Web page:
Sunday, December 25, 2005

 

Google-AOL: Pursuing a Market Referent for Valuation

During the euphoric days of Web 1.0, dot-com companies used their inflated valuations (paper currency) to make outrageous deals--AOL-Time Warner is an exemplar.

Now Google is explicitly valuing AOL at $20 billion and has paid $ 1 billion as its share of the value. How will it 'realize' the financial value from AOL? Details are emerging from the deal that provide some clue to how Google (and AOL) may work to unlock value in 2008.

NY Times on December 24, 2005 reported that: "The filings say that starting two and a half years into the five-year agreement, Google will have the right to force Time Warner to register its shares in AOL with the Securities and Exchange Commission. This would allow Google to sell the shares on the public market. Time Warner has the option to buy the shares back for cash or Time Warner shares at an appraised value."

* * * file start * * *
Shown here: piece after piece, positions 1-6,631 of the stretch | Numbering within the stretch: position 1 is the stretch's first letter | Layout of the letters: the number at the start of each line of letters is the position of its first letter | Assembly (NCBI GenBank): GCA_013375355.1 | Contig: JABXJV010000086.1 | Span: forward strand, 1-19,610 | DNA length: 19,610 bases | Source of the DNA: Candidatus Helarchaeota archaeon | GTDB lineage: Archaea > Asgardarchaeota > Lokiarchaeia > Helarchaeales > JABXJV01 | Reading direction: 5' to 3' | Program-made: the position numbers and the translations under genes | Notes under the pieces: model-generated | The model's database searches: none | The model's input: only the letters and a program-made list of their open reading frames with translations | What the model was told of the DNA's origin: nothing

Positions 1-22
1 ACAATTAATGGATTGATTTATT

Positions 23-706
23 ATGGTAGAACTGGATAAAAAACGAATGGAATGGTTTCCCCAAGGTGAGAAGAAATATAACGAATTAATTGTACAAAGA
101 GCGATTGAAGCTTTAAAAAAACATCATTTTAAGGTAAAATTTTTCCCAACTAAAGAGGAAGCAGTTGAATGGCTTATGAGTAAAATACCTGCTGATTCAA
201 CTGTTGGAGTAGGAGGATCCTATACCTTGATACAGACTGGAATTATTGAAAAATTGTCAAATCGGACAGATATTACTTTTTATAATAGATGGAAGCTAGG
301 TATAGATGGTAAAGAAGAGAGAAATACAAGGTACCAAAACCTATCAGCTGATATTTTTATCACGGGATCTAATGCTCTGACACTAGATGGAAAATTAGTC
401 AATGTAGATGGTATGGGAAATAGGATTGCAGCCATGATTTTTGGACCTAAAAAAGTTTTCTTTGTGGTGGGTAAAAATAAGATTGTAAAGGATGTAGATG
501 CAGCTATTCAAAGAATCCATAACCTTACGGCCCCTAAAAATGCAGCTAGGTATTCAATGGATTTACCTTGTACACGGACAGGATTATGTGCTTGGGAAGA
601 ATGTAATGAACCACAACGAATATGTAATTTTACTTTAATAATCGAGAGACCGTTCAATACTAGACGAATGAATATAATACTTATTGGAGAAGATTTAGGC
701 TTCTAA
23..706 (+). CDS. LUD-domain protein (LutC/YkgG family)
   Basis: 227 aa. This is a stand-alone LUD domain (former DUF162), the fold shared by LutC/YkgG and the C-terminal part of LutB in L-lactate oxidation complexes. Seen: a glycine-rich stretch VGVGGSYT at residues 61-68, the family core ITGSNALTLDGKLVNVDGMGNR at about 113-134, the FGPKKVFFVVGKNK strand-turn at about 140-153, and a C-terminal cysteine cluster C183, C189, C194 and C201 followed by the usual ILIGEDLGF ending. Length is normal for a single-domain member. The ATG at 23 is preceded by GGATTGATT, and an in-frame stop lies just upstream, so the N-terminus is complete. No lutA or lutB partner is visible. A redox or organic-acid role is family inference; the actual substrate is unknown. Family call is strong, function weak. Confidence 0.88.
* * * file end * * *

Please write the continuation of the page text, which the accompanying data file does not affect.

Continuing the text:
AOL is not yet a separate tracking stock--but could well be. At least, Google is not buying Time Warner just to get AOL!

Strategy 1.0 was about ownership of assets; Strategy 2.0 is about relationships in networks. Minority investment is one option for orchestrating these relationships.

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